' Exploring the links between insulin resistance and weight gain
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For years many health experts attributed weight gain to simply eating too much: a spike in caloric intake with a combination of little or no exercise. However there are other causes of weight gain which suggest that the causes of obesity are more complicated than calories. One of the newer popular theories is that insulin resistance is a significant cause of weight gain. The implications of this theory could inspire new food products or changes in dietary recommendations for people who are struggling with excess weight.

Insulin is a hormone that is released by the pancreas. When one consumes food, the body senses this and sends a signal to the pancreas, which then releases insulin. The body releases insulin in response to fats, glucose and amino acids in meals; however, the secretion is at its highest level when consuming foods that are high in sugar content.

Once insulin is released, glucose from food enters the body’s cells. The issue with your body being loaded with glucose is that the body’s metabolism begins to shift. The most challenging side affect is the breakdown of fat slows down dramatically and new fat begins to be synthesized. Insulin truly does redirect extra glucose into fat cells and triggers what is known as “adipogenesis” – otherwise known as a synthesis of fat.



Various health professionals are unclear about which comes first: obesity or insulin resistance. The two factors can create a mutually reinforcing effect: obesity is known to result in insulin resistance, and insulin resistance can cause more weight gain.

The renowned surgeon Dr. Peter Attia is well known for developing the pre-diabetes diagnosis several years ago as well as developing treatments to successfully reverse diabetes. He is also the founder of Attia Medical, PC, which focuses on the science of longevity and applies nutrional biochemistry, sleep physiology, lipidology, and pharmacology techniques to increase distress tolerance, and augment lifespan (primarily by delaying the onset of chronic disease).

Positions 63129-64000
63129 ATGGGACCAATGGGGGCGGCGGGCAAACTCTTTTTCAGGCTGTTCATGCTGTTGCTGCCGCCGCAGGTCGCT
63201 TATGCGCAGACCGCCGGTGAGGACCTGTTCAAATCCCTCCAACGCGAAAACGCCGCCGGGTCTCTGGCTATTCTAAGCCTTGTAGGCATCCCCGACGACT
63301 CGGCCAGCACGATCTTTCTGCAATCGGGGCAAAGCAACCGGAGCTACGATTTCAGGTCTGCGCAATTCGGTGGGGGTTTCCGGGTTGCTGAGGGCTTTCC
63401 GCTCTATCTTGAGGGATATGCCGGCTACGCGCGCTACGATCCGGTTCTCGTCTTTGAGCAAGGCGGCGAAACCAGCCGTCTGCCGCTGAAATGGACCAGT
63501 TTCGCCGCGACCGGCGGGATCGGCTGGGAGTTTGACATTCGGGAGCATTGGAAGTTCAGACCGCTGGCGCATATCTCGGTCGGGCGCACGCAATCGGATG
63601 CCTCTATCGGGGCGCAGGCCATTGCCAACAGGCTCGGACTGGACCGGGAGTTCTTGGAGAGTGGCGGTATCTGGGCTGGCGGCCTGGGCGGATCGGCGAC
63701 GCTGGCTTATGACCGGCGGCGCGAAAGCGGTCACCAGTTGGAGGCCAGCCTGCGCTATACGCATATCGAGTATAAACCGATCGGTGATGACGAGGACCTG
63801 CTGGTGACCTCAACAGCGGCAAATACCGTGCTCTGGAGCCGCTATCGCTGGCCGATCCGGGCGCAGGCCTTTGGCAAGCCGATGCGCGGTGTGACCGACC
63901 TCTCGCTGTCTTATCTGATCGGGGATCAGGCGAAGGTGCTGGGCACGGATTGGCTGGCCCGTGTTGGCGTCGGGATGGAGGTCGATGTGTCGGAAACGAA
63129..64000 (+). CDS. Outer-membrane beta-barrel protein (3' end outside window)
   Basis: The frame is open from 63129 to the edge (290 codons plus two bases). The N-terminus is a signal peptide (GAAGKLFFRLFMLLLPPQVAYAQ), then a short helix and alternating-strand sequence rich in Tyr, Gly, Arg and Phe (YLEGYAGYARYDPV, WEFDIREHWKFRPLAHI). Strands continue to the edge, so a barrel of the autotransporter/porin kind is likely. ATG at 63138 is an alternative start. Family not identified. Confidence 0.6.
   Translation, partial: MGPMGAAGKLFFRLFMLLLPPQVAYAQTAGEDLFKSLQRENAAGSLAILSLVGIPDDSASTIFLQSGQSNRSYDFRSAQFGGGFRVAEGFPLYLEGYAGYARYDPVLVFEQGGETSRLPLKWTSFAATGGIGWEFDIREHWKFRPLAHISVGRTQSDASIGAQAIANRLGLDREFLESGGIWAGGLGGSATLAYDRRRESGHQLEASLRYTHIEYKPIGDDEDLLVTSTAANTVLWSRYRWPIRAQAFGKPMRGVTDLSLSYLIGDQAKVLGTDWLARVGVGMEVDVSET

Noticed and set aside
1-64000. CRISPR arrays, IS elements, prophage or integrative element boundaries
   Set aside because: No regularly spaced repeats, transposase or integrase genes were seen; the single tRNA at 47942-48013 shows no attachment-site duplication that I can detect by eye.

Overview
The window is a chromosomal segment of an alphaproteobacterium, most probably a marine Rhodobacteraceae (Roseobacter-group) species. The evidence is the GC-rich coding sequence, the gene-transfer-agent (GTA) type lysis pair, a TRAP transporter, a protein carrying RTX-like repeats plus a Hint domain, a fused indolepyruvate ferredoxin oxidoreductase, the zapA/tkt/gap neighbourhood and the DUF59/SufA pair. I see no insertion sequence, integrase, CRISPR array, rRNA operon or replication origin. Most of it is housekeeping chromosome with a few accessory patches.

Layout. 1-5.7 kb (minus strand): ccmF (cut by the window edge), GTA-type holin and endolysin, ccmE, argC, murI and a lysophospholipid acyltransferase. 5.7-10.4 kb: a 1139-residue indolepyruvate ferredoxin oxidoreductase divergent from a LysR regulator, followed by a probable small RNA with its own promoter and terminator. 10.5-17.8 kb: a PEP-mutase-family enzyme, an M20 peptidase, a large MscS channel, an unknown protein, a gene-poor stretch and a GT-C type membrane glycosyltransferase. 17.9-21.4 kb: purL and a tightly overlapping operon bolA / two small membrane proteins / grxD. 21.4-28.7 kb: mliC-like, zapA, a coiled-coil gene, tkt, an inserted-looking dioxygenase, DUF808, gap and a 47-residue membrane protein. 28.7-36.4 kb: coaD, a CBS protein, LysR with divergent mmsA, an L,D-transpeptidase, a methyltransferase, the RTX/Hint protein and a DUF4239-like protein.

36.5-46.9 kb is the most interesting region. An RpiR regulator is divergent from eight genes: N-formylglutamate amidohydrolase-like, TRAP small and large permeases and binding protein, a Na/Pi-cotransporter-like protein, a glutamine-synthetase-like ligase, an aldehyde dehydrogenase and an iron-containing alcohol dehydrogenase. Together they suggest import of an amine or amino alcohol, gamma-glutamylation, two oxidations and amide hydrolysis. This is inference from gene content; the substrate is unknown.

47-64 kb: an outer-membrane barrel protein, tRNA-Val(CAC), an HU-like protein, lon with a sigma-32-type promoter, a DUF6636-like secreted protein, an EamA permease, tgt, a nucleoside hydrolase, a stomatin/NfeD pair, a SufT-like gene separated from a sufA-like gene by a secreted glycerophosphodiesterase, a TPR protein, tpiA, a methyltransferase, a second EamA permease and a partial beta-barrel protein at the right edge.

In a blog post, Dr. Attia explores the question of whether it is insulin resistance that is leading to weight gain and creating obesity. He goes on to state, “Most researchers believe obesity is the cause of insulin resistance. Logically, then, if you want to treat insulin resistance, you get people to lose weight, right? You treat the obesity. But what if we have it backwards? What if obesity isn’t the cause of insulin resistance at all? What if obesity is a coping mechanism for a far more sinister problem going on underneath the cell? I’m not suggesting that obesity is benign, but what I am suggesting is it may be the lesser of two metabolic evils.”

He goes on to question if it is actually insulin resistance that can lead to obesity, if so, if the resulting weight gain is simply a natural response to the problem of insulin resistance. He appears to be deeply rooted in his belief that insulin resistance does indeed cause weight gain.

Obesity is an incredibly challenging issue to solve, especially when it comes to those who suffer from insulin resistance. There is not a 100 percent obvious answer. Leading a healthier lifestyle and avoiding certain foods high in glucose seem to be a good first step to reducing insulin resistance; however, it will be interesting to continue to learn new developments on these theories. “Insulin resistance” could become a new condition that is top-of-mind for US consumers, and also could become a target for functional foods or special diets. Food companies should pay attention to the insulin resistance and obesity debate as a possible area for future NPD innovation.

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